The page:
50 State Survey Finds One Out of 10 Millennials and Generation Z Didi Not Recall Word 'Holocaust: or Basic Facts of the Genocide #announcements # holocaust #usa #announcements
Jan Meisels Allen
The Conference on Jewish Material Claims Against Germany commissioned a study among 50-states of Holocaust knowledge among millennials (born between 1981-1996) and Generation Z (born between 1996 and 2015 ~68 million in US). The study is The U.S. Millennial Holocaust Knowledge and Awareness Survey. The survey's data came from 1,000 interviews nationwide, and 200 interviews conducted by phone and online with a random, demographically representative sample of respondents ages 18 to 39. One in 10 respondents did not recall every having heard the word “Holocaust”, nor were they clear about the basic facts of the genocide.
Sixty-three percent of those surveyed did not know that 6 million Jews were murdered in the Holocaust, and over half of those thought the death toll was fewer than 2 million. While there were over 40,000 concentration camps and ghettos established during World War II, but nearly half of U.S. respondents could not name a single one.
The head of the Claims Conference said, "If we let these trends continue for another generation, the crucial lessons from this terrible part of history could be lost."
The survey also raised concerns about Holocaust denial, “just 90 percent of respondents said they believed that the Holocaust happened. Seven percent were not sure, and 3 percent denied that it happened.” One of the most disturbing revelations, the survey noted, is that 11 percent of respondents believe Jews caused the Holocaust. The number climbs to 19 percent in New York, the state with the largest Jewish population.
Experts say part of the problem is social media. The survey shows that about half of millennial and Gen Z respondents have seen Holocaust denial or distortion posts online. Facebook said, "We take down any post that celebrates, defends, or attempts to justify the Holocaust…The same goes for any content that mocks Holocaust victims, accuses victims of lying about the atrocities, spews hate, or advocates for violence against Jewish people in any way."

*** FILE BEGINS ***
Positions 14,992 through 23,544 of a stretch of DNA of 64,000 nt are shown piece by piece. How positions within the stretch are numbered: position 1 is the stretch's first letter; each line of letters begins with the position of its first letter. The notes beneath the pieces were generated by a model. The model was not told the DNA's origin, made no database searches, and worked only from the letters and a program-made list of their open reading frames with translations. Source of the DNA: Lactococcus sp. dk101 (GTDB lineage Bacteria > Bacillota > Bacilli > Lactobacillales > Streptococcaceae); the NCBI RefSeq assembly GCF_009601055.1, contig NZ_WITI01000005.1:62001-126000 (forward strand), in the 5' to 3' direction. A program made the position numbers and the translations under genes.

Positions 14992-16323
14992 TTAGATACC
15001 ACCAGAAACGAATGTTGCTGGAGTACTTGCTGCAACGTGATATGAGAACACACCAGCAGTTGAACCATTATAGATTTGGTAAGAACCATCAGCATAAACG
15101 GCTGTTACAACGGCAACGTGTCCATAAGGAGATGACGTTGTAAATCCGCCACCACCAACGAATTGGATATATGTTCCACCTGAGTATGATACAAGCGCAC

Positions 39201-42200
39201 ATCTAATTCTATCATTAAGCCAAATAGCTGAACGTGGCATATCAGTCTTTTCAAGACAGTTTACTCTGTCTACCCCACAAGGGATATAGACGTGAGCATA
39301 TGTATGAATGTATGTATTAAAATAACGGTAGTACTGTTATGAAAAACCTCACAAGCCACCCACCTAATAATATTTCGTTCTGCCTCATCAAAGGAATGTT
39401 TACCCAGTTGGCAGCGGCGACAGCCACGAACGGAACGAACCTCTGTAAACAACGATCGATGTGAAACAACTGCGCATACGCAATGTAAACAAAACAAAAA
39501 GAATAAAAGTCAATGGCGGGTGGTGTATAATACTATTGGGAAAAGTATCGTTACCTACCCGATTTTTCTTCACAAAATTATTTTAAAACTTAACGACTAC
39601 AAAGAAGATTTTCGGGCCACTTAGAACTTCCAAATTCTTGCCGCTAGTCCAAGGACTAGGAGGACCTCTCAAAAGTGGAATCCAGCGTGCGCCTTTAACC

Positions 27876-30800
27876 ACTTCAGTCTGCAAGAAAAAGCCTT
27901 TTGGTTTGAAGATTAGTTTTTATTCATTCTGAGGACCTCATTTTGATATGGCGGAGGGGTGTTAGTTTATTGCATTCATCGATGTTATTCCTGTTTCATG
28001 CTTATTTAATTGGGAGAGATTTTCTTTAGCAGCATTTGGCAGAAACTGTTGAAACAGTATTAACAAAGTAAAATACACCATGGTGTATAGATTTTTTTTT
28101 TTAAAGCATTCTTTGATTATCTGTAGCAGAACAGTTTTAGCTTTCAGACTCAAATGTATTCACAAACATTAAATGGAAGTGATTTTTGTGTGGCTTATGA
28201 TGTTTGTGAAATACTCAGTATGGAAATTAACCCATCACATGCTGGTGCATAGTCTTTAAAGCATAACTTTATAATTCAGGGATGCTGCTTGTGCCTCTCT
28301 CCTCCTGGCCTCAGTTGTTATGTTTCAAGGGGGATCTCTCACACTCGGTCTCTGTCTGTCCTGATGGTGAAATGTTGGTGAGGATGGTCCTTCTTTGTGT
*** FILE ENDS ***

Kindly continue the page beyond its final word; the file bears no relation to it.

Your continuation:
In countries where Holocaust denial is illegal, such as Germany, France and Poland, Facebook takes steps to restrict access in accordance with the law, the spokesperson said.
Anti-Semitism expert, Deborah Lipstadt said, "When you learn the history of the Holocaust, you are not simply learning about the past." "These lessons remain relevant today in order to understand not only anti-Semitism, but also all the other 'isms' of society. There is real danger to letting them fade."
The Holocaust is associated with World War II, but 22 percent of respondents thought it was associated with World War I. Ten percent were not sure, 5 percent said the Civil War, and 3 percent said the Vietnam War.
The state with highest score in Holocaust awareness was Wisconsin, and Arkansas has the lowest Holocaust knowledge score. The states with the highest Holocaust Knowledge Scores are: Wisconsin, Minnesota, Massachusetts, Maine, Kansas, Nebraska, Pennsylvania, Idaho, Iowa, and Montana. The states with the lowest Holocaust Knowledge Scores are: Alaska, Delaware, Maryland, New York, Georgia, Hawaii, Louisiana, Florida, Mississippi, and Arkansas. While certain states mandate teaching the Holocaust, three states which do mandate the study, New York, Indiana and California, were most likely to believe the Holocaust is a myth or has been exaggerated, at rates higher than 20 percent of the surveyed population.
Fifty-nine percent of respondents indicate that they believe the Holocaust could happen again. Eighty-percent of the Claims Conference survey respondents agreed that it was important to learn about the Holocaust partly so it never happens again.
To read more about the study see: http://www.claimscon.org/millennial-study/
Jan Meisels Allen
Chairperson, IAJGS Public Records Access Monitoring Committee